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Biological invasions form a major threat to the sustainable provision of ecosystem products and services, both in man-made and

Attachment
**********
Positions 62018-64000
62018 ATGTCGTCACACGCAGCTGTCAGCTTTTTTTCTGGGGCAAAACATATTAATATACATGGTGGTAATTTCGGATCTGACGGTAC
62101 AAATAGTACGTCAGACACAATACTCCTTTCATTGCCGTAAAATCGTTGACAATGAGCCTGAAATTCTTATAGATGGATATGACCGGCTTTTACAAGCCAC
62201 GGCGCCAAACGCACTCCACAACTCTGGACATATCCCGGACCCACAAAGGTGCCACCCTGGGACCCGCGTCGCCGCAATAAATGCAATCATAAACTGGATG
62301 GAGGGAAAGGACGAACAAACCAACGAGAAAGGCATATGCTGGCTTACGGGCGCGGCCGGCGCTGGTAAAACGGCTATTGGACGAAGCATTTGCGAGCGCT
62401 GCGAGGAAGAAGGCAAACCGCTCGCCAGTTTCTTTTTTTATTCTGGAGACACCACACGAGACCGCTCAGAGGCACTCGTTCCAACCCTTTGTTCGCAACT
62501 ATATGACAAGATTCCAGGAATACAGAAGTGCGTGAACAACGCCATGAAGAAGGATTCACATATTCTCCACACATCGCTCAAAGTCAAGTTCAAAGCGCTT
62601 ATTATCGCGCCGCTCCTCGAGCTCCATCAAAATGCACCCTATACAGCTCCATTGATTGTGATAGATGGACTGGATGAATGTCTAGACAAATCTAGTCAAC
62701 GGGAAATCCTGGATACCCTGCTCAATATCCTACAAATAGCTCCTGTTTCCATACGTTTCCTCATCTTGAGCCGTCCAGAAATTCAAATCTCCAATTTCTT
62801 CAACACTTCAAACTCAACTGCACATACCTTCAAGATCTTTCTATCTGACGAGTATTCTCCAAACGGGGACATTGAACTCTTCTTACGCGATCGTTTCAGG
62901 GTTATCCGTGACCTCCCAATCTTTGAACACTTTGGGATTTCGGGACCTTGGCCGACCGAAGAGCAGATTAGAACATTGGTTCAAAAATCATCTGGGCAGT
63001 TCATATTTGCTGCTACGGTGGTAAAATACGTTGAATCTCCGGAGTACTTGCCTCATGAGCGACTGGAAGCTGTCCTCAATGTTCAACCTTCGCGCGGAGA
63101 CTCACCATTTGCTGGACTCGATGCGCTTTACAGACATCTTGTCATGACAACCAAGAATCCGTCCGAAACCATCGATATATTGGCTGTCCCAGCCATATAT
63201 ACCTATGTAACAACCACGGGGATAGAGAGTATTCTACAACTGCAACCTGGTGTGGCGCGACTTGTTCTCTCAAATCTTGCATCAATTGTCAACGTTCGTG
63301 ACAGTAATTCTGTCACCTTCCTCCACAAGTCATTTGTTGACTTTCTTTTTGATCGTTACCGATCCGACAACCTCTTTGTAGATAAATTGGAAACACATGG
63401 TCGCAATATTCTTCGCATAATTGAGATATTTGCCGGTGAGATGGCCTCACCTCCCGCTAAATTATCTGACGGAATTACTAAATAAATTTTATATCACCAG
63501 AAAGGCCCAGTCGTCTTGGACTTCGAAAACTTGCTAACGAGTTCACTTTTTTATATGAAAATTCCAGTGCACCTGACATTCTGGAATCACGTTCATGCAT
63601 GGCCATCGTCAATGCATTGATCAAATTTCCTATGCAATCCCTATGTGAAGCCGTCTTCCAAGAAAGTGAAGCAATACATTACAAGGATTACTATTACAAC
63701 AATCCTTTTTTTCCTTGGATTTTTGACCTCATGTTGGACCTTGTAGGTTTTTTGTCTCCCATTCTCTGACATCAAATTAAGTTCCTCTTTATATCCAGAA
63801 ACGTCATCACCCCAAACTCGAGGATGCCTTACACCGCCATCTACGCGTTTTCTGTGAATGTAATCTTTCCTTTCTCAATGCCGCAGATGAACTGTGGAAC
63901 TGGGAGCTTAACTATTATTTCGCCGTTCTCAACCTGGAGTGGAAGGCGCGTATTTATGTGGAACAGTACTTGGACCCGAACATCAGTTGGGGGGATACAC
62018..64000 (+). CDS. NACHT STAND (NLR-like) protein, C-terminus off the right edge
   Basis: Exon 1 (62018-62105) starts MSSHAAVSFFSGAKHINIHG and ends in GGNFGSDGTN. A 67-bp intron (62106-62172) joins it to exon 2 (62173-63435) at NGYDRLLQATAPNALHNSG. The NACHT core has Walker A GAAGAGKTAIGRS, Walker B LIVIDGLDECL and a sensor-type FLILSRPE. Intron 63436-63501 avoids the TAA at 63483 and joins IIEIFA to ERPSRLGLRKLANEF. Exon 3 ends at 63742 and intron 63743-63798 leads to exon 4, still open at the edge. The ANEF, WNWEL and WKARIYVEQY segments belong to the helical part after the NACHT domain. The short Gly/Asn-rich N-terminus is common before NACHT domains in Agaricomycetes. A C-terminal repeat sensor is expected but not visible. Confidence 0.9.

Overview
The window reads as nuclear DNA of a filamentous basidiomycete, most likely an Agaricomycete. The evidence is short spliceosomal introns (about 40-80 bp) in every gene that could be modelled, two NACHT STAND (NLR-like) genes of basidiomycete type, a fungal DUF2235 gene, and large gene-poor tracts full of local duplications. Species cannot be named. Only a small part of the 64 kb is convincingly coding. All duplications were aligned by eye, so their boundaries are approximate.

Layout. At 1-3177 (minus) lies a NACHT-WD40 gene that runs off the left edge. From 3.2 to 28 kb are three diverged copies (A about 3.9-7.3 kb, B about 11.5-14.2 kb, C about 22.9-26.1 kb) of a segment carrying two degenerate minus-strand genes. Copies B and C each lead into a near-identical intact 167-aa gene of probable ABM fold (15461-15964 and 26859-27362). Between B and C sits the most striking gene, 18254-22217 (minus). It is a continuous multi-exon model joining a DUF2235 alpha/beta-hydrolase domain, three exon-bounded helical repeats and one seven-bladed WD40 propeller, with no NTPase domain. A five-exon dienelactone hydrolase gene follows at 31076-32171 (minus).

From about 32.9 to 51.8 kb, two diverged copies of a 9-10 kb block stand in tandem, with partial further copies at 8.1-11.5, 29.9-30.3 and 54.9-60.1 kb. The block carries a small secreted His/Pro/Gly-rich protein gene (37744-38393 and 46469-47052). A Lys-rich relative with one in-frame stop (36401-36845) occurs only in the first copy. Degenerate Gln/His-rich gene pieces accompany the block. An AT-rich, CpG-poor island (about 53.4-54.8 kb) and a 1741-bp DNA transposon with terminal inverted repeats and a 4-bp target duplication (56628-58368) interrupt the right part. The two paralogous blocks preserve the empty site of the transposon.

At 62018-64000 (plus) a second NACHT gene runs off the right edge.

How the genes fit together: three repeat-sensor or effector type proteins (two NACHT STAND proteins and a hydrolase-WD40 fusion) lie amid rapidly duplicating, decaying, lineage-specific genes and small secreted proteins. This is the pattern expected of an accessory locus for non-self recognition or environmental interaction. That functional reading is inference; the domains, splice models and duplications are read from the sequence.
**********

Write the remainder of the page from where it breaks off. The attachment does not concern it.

natural ecosystems. Increasingly, efforts are made to avoid invasions or eradicate or control established invaders. It has long been recognized that remote sensing (RS) and geographical information system (GIS) could contribute to this, for instance through mapping actual invader distribution or areas at risk of invasion. Potentially GIS could also be used as a synthesising tool for management of interventions aiming at invasive species control. This paper reviews the application of remote sensing and GIS in mapping the actual and predicting the potential distribution of invasive species. Distinction is made into four categories of invasive species based on whether they appear in and dominate the ecosystem canopy or not. We argue that the possibility to apply RS to map invaders differs between these categories. Our review summarizes RS techniques applied in here and outlines the potential of new RS techniques. It also demonstrates that RS has so far been applied predominantly to canopy dominant species. This contrasts with ecological databases revealing that the large majority of invasive species do not dominate the canopy. The mapping of these invaders received little attention so far. In this paper we will review various possibilities to map non-canopy invader species. The paper also reviews techniques used to map the risk of invasion for areas not invaded so far.
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